Feed­ing an army

Winnipeg Free Press - Section G - - DESTINATIONS -

It takes three meals a day and 18 months of plan­ning to feed an army. “We work very hard to kind of pre-plan our stuff,” said Tim McCagherty, the act­ing op­er­a­tions of­fi­cer of the Po­lar Con­ti­nen­tal Shelf Pro­ject at the Arc­tic Train­ing Cen­tre in Res­o­lute, Nu., where al­most 200 Cana­dian and Amer­i­can re­servists spent a week con­duct­ing a train­ing mis­sion, Ex­er­cise Arc­tic Ram. McCagherty and his staff started order­ing sup­plies for the ex­er­cise in Jan­uary 2015. They ar­rived from Yel­lowknife at the ATC in Septem­ber. But things don’t al­ways go ac­cord­ing to plan. In the harsh high arc­tic desert, the small­est winds can cause vis­i­bil­ity prob­lems, de­lay­ing or even can­celling flights, some­thing that hap­pened mul­ti­ple times dur­ing the ex­er­cise. Christo­pher Slaugh­ter, the ATC’s kitchen su­per­vi­sor and cook, said “peo­ple not leav­ing when they’re ex­pected to leave” is the big­gest chal­lenge he faces in the arc­tic. “We’re hav­ing to ad­just out meal plans daily,” he said – a dif­fi­cult task when break­fast, lunch and din­ner menus are out­lined a year in ad­vance and it takes four cooks five or six hours to pre­pare each meal – the same amount of no­tice the kitchen nor­mally gets when flights are de­layed. “I know they’ve been stuck for a while, so I’ve been ad­just­ing to meals that we can pre­pare in three or four hours,” he said. But ex­tended stays don’t just mean cut­ting down on prepa­ra­tion time. Mid­way through the week, some re­servists no­ticed the kitchen’s open fridges – nor­mally full of fresh fruit, cold cuts, milk, juice boxes and desserts – were slowly de­pleted, and the multi-course buf­fet-style meals in­cluded less sal­ads and chicken and more fish sticks and hot dogs. “With this many peo­ple, there are some foods we just can’t con­tin­u­ally run,” Slaugh­ter said, not­ing fresh milk was the first thing to go. “It’s some­thing we run out of. We can’t get enough of it. “We have a lot of frozen foods. It’s just the fresh ones that ba­si­cally get cut out. We can’t sus­tain that for too long. Not with this num­ber.” Still, as many of the re­serves jokes, lim­ited hot meals still beat army ra­tions.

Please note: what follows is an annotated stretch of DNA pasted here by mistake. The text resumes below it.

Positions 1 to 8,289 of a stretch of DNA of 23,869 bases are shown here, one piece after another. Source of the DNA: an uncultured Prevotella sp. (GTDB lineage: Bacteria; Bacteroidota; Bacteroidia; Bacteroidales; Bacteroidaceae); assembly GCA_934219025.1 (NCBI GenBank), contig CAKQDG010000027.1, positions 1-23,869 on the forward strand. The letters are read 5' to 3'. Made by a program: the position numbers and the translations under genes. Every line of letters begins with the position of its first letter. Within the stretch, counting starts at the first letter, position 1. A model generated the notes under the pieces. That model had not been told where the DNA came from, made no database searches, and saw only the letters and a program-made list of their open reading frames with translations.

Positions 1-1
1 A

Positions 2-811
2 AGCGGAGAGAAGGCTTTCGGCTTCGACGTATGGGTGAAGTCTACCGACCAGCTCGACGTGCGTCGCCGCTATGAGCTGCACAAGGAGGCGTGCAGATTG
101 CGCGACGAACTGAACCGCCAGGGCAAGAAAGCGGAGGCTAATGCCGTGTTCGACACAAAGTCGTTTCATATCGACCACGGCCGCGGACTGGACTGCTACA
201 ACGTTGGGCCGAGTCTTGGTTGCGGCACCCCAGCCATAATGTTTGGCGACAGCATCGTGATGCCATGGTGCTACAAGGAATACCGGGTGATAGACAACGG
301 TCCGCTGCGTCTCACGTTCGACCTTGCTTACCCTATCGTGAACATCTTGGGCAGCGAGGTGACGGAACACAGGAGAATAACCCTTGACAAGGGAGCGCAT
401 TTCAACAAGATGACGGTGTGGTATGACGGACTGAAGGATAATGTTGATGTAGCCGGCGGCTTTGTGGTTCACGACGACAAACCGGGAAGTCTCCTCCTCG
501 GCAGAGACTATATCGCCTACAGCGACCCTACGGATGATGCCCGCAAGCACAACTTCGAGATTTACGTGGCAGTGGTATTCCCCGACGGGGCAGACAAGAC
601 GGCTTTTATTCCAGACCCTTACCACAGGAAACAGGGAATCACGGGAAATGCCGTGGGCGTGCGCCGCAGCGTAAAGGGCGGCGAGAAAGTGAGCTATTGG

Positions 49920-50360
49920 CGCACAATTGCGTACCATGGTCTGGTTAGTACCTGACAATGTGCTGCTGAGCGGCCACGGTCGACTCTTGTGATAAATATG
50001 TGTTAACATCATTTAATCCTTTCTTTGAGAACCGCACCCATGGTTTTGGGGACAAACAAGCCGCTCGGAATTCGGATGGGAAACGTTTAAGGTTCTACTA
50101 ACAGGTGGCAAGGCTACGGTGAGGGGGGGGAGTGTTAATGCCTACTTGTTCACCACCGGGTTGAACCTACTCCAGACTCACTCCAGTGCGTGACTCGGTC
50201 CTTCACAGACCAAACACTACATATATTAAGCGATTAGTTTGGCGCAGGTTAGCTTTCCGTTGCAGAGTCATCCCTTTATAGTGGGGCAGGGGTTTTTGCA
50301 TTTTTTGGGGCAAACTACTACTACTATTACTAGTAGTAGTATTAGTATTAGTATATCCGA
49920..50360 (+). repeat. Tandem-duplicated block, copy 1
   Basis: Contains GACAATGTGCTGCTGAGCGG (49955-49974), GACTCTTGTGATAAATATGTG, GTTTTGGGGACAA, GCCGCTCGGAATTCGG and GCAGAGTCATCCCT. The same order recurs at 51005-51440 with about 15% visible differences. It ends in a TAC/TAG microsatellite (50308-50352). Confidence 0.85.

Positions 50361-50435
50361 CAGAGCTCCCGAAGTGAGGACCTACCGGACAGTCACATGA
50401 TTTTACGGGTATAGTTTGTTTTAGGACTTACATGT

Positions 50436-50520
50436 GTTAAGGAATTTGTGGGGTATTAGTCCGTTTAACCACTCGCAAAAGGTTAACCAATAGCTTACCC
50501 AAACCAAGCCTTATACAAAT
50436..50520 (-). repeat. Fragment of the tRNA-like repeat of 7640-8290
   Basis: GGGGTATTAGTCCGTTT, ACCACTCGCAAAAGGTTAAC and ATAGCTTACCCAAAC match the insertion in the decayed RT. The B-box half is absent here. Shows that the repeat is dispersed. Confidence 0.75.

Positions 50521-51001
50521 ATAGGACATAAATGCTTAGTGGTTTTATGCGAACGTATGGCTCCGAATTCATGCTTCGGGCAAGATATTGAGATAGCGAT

Danielle Doiron near Res­o­lute, Nu­navut.

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